I'm not against religion, however. I am just pointing out that religion doesn't really seem to be effective in keeping people from doing awful things. In fact, sometimes, it inspires those things (what was done to the "heathen" Native Americans by the conquering Catholic Spaniards and missionaries, what was done to Jewish and Muslim populations in Spain during the Spanish Inquisition, what was done to the "witches" at Salem and elsewhere, what was done to Jewish, Christian, and Muslim natives of Jerusalem during the Crusades).

At 10:31 AM, Anonymous Anonymous said...

To the previous comment: Yes, there are people who use religion to further their own agendas. But within a religious group, don't they look out for their own?

At 6:08 PM, Anonymous Anonymous said...

I'm a junior PI so my grad school and postdoc perspective are still pretty recent in my memory. I had one PI that I thought was a jerk and another PI who was awesome. However, as I deal with my own lab, I start to have a little more sympathy with my mentors. I really try hard to have a good relationship with the folks in my lab. Sometimes they are fantastic and other times, they could do better. Unfortunately, it's now my job to let them know when they can do better so that they will leave the lab as fantastic scientists. Although I always try to give criticisms in a constructive and kind manner, I'm sure it doesn't always come off that way. Also, I'm sure there are days when I have more things to do then I can manage, and on those days, when someone can't be bothered to do appropriate controls even after they were suggested, I'm probably a bit sharp. I give my mentors a lot more credit now for writing endless grants to fund the lab, making sure students and postdocs have interesting projects, organizing the lab to make it functional, mentoring lab personnel, helping them write papers and fighting to get them published and pushing to make sure people in your lab get where they want to go in life (not to mention teaching, committee work and university and national service). Yes, some PIs are assholes, but some of us are just trying to do our job as best we can given the crushing workload.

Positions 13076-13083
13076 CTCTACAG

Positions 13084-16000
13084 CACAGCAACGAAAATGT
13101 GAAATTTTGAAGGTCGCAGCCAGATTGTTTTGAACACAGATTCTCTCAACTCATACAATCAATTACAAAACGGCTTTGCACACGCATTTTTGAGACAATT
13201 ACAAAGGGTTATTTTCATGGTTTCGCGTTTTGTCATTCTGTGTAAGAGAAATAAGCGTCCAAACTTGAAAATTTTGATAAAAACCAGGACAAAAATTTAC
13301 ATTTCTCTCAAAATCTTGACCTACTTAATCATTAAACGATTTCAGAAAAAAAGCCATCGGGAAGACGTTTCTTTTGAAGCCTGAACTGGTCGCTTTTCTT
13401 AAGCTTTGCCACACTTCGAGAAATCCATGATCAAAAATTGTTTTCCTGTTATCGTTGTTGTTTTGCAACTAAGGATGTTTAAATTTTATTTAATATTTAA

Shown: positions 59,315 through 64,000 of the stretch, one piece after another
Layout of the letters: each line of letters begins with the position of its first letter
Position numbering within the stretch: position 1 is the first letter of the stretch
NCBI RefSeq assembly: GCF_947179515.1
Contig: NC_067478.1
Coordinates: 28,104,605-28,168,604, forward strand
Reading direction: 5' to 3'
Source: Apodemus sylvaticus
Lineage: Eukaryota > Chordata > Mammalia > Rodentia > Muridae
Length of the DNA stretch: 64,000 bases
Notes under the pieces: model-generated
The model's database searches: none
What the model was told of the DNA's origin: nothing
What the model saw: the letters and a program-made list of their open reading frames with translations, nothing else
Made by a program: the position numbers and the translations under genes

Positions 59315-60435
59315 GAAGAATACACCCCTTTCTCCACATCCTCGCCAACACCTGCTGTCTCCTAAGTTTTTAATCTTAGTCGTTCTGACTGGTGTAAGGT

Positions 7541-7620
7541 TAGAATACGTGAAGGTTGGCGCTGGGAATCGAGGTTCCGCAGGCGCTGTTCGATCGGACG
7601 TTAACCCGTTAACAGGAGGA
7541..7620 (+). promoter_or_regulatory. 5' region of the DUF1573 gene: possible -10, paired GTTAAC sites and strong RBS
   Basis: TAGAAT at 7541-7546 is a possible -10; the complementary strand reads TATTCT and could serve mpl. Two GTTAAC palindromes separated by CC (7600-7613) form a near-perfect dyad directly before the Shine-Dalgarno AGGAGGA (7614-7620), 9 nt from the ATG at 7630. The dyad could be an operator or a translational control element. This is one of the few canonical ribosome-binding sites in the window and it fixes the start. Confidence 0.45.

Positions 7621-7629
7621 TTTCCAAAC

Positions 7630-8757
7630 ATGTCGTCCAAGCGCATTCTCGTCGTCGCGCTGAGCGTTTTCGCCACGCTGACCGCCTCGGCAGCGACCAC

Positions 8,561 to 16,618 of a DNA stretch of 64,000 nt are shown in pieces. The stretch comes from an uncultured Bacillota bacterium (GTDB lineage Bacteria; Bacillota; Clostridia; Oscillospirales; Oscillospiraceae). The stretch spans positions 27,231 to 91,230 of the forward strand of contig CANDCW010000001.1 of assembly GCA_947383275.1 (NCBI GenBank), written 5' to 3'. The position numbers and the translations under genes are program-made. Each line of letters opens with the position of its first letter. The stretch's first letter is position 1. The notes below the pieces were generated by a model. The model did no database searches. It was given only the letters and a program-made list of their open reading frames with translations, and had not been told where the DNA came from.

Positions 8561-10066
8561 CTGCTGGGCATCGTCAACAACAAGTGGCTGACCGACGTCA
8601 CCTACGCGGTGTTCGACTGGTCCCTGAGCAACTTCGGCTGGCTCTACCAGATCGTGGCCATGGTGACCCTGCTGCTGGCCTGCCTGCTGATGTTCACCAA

At 7:05 PM, Anonymous Fitz said...

This comment also addresses what Matt wrote. I had a postdoc mentor who appeared very charming and pleasant and fun, and maintained that attitute until right after I started working for him. I was totally surprised - he was not as nice to people in the lab as he was and still is to everyone outside. And he was way nicer to his postdocs than to his grad students, so I think I actually had it pretty good. I constantly encounter people who meet him and just think he is a complete delight, and I just have to hem and haw and not say anything about the truth because if I were to do so it would absolutely hurt me later when I need that tenure letter. So it's often really difficult to get a true feed on the asshole nature of PIs. Particularly if the PI has the possibility of retribution against anyone who says anything against him or her.

At 9:47 PM, Anonymous Anonymous said...

Response to comment about people within a religious group looking out for each other - I don't even think religion goes that far in inspiring "goodness" in people. There are plenty of scandalous deeds that occur between members in every congregation. It seems that religion is often just another excuse to create yet one more social organization with a hierarchy that is supposed to instill respect for some set of rules and, by extension, for that hierarchy, itself. However, I do respect the human drive to nurture a spiritual side. I just don't think that beating people over the head with a holy book, inspiring fear of hellfire and damnation in the afterlife, luring people with promises of a later heaven, or convincing people to act out cultish rituals is enough to really change people for the "better." Furthermore, perhaps fear acts less as an incentive to do "good," and more as a motivator to judge and condemn others in our own minds, to make ourselves feel better about our own "sins."

Sometimes I wonder why we humans think we are so great. We are the only species on this earth that murders each other in such large numbers, even creating specialized killing machines to do so. Religion has not saved us from that fate. In fact, the killing just seems to be getting worse.

At 10:51 PM, Blogger misguidedgrad said...

your words of wisdom amaze me..i'm so glad I read your blog!